• Kimberly

    Make sure you have a ready form of communication avaiable at all times – you are going to need to keep in touch while you are studying. From personal experience, calling cards can be sometimes hard to find and most cases, very expensive and limited. If you are thinking about taking your cell phone, I would advise investing in a low cost prepaid one – Net10 is a great example since they also offer an international calling plan with no additional contract. Their calls are .15 a minute to over 50 countries and many of them are in Europe – they also have great plans specific to Mexico and Canada if you have a lot of friends and family there. Best of all, Net0 is prepaid so they are a prefect company to have over the summer and you have no commitment to stay – and the phones start as low as $19. Take it from me, staying in touch is a must and Net10 will save you loads.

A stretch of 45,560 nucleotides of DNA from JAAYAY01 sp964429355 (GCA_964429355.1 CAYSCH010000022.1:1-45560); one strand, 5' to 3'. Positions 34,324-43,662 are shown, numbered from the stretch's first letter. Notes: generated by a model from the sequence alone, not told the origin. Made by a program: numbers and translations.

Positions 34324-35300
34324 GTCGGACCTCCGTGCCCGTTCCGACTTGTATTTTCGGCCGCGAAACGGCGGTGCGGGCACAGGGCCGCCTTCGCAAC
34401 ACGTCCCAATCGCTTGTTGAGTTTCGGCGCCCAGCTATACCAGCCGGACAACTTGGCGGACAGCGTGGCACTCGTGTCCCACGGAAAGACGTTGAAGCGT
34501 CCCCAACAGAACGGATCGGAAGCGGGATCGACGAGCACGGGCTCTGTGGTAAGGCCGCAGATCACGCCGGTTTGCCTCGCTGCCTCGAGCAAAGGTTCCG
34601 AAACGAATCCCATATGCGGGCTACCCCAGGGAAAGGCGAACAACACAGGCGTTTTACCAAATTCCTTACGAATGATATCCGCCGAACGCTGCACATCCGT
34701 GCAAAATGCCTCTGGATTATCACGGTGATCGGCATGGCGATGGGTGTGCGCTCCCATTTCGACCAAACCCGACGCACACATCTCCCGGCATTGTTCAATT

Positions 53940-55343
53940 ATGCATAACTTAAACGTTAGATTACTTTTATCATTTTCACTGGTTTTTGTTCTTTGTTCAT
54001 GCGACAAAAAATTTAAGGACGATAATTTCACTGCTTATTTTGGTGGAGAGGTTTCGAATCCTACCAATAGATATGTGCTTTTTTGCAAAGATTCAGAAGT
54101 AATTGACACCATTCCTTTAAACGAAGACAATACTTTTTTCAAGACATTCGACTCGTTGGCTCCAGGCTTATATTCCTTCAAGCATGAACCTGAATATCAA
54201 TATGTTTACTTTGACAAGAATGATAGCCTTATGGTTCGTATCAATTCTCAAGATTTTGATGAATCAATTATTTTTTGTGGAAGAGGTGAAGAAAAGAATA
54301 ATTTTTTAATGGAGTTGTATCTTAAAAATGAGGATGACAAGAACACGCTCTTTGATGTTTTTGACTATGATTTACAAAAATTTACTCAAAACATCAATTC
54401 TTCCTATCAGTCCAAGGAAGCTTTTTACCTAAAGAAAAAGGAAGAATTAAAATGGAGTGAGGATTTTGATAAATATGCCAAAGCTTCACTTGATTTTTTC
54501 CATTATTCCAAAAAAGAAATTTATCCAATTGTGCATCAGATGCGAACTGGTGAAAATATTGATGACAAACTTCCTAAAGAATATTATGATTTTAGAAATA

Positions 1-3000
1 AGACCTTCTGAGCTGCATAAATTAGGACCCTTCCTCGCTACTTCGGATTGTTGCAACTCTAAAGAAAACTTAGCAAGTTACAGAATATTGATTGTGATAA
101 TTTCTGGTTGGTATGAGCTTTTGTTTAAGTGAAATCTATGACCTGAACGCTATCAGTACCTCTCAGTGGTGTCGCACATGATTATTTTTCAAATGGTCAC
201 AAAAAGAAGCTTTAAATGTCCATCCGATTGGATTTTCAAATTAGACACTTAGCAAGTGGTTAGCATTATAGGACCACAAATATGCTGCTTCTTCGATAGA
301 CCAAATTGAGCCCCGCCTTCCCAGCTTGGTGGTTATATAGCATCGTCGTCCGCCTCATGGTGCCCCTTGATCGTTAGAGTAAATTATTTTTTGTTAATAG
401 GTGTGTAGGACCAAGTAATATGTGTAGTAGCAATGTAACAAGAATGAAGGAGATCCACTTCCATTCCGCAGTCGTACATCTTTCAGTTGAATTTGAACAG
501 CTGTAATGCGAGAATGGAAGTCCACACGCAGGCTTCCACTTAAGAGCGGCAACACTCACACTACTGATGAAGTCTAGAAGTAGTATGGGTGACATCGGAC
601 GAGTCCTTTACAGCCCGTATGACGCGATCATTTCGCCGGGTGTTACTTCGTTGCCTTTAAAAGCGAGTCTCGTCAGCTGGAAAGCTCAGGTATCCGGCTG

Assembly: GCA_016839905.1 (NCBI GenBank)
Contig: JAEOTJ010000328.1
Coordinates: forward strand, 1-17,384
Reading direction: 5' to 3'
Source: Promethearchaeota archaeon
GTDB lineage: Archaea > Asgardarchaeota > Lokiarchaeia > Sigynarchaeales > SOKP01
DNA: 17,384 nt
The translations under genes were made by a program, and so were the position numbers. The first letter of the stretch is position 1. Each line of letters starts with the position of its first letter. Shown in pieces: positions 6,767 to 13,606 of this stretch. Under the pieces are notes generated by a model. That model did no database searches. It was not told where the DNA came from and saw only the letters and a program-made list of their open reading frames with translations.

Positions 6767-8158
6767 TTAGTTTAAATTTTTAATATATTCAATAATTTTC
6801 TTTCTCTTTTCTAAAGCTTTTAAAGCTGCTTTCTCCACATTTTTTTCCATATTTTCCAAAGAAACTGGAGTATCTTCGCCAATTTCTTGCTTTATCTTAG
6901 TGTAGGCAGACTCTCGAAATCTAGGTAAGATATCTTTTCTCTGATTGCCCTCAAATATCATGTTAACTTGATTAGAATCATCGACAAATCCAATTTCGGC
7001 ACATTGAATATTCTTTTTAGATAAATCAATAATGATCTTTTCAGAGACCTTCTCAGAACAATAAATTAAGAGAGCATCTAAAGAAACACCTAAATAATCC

• Rosie

    As someone who’s going abroad this coming fall, I found this article incredibly informative and helpful. One thing I disagree with however, is the suggestion to leave the computer behind. The university I’ll be studying at does not provide students, study abroad or otherwise, with personal computers meaning that without my personal laptop I would be forced to compete for a computer in the library… not exactly something I want to experience especially during end of term crunch time.

    • Seth Barham